Gold prices have remained volatile and directionless trade since start of the year
In August gold had hit a record high of ₹56,200
Gold prices in futures market in India slipped on Monday, extending losses to the third day. After a 25% gain last year, gold has remained volatile and directionless trade since start of the year. On MCX, February gold futures fell 0.15% to near one-month low of ₹49,067 per 10 gram while silver edged 0.24% lower to ₹66,479 per kg. Indian markets are closed today for a public holiday. The markets will resume trading on Wednesday.
In global markets, gold rates slipped today, weighed down by concerns that the US stimulus package could be delayed. Spot gold was down 0.1% to $1,853.99 per ounce. Among other previous metals, silver was flat at $25.30 an ounce while platinum lost 0.6% to $1,091.40.
The US dollar was flat against an index of rivals. US President Joe Biden's $1.9 trillion pandemic relief proposal has been met with objections from Republicans, who have called the proposal too expensive and pushed for a smaller plan targeting vaccine distribution. Gold is typically considered a hedge against inflation and currency debasement, likely from widespread stimulus.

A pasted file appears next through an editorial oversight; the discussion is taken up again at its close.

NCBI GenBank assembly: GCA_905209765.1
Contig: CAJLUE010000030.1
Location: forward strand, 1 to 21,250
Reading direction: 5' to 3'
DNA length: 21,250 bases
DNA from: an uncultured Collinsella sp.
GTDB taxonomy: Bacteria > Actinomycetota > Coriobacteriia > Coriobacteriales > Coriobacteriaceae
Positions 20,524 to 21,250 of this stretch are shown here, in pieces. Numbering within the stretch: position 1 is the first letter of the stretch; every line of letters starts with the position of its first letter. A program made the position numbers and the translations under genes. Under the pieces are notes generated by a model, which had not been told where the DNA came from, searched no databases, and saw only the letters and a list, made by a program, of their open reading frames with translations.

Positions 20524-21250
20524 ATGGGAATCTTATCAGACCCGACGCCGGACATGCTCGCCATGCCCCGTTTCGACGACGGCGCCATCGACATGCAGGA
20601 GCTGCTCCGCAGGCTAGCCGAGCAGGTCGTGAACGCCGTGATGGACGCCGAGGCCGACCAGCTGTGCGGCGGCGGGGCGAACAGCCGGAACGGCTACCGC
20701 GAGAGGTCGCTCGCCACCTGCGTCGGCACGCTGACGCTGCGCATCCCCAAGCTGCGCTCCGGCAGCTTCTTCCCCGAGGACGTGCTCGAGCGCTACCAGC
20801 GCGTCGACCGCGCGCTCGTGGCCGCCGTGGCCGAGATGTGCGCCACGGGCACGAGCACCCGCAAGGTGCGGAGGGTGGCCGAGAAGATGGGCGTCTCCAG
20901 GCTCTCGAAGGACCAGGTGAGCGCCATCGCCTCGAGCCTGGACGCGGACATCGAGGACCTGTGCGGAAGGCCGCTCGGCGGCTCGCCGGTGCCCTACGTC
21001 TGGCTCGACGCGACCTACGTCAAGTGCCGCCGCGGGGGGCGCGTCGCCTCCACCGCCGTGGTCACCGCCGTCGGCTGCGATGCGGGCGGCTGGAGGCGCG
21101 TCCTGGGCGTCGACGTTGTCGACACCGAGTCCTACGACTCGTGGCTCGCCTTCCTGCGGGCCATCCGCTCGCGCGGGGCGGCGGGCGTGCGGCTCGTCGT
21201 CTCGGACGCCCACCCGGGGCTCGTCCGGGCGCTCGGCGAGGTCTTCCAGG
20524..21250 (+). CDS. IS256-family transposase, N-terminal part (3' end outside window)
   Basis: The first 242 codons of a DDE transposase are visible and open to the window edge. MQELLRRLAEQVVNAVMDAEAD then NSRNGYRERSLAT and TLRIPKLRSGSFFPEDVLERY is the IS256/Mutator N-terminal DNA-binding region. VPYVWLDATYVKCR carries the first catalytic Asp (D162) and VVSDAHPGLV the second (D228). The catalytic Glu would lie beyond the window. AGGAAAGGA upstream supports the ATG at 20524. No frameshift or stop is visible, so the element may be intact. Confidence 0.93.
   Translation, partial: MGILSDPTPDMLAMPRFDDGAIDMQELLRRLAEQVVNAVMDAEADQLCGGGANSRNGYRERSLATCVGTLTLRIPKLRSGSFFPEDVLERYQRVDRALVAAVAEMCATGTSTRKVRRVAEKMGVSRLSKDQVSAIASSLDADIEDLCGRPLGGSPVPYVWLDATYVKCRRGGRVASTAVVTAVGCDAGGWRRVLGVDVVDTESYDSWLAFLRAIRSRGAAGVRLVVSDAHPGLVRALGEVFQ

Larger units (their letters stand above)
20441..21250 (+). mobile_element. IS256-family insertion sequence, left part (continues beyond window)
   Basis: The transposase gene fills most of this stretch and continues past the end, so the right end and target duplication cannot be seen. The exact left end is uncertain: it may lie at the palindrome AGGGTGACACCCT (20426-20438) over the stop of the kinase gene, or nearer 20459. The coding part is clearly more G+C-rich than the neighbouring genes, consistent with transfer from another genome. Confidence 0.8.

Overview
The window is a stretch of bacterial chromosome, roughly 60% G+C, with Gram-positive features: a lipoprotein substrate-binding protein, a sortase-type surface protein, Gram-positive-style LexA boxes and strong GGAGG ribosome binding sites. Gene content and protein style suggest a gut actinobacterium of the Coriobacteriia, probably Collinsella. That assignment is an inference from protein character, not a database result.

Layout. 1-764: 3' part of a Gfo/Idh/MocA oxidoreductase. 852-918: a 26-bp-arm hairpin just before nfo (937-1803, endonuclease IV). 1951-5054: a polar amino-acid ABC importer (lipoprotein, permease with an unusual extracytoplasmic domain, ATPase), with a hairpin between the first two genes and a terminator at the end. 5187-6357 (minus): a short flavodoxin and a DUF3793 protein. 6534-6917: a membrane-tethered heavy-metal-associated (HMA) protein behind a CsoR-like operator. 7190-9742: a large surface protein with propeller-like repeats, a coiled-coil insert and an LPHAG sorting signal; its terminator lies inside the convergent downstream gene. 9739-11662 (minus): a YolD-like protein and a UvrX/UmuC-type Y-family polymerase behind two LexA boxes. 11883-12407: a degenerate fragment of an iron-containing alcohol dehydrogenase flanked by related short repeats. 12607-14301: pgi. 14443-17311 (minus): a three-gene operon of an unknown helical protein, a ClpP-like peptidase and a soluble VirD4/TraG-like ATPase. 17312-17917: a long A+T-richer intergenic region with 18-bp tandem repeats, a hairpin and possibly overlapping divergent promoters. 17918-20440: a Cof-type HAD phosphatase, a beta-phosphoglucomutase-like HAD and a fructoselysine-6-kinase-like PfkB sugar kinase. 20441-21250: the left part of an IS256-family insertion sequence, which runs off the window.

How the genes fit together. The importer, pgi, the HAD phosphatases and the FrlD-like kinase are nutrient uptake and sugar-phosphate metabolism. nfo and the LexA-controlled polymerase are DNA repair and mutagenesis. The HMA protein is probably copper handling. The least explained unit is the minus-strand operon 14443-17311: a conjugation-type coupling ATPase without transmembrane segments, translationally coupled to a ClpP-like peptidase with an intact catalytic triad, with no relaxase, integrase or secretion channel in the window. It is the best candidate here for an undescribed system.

Meanwhile, the US Senate on Monday voted by a wide margin to confirm Janet Yellen as the first woman to lead the Treasury Department, giving her a key role in Congress negotiations over a huge Covid-19 economic relief package.
Asian stock markets were mostly lower today while US Treasury yields held on to overnight gains. With global stocks trading around record highs, analysts say, investors are looking for fresh catalysts to push them higher or at least justify current valuations.
Analysts say gold is likely to to remain supported at lower levels amid rising virus cases and growth concerns. Vaccine coverage won’t reach a point that would stop transmission of the virus in the foreseeable future, the World Health Organization said. United Nations Secretary-General Antonio Guterres said the world is risking more virus variations by not pushing for vaccines in developing nations. (With Agency Inputs)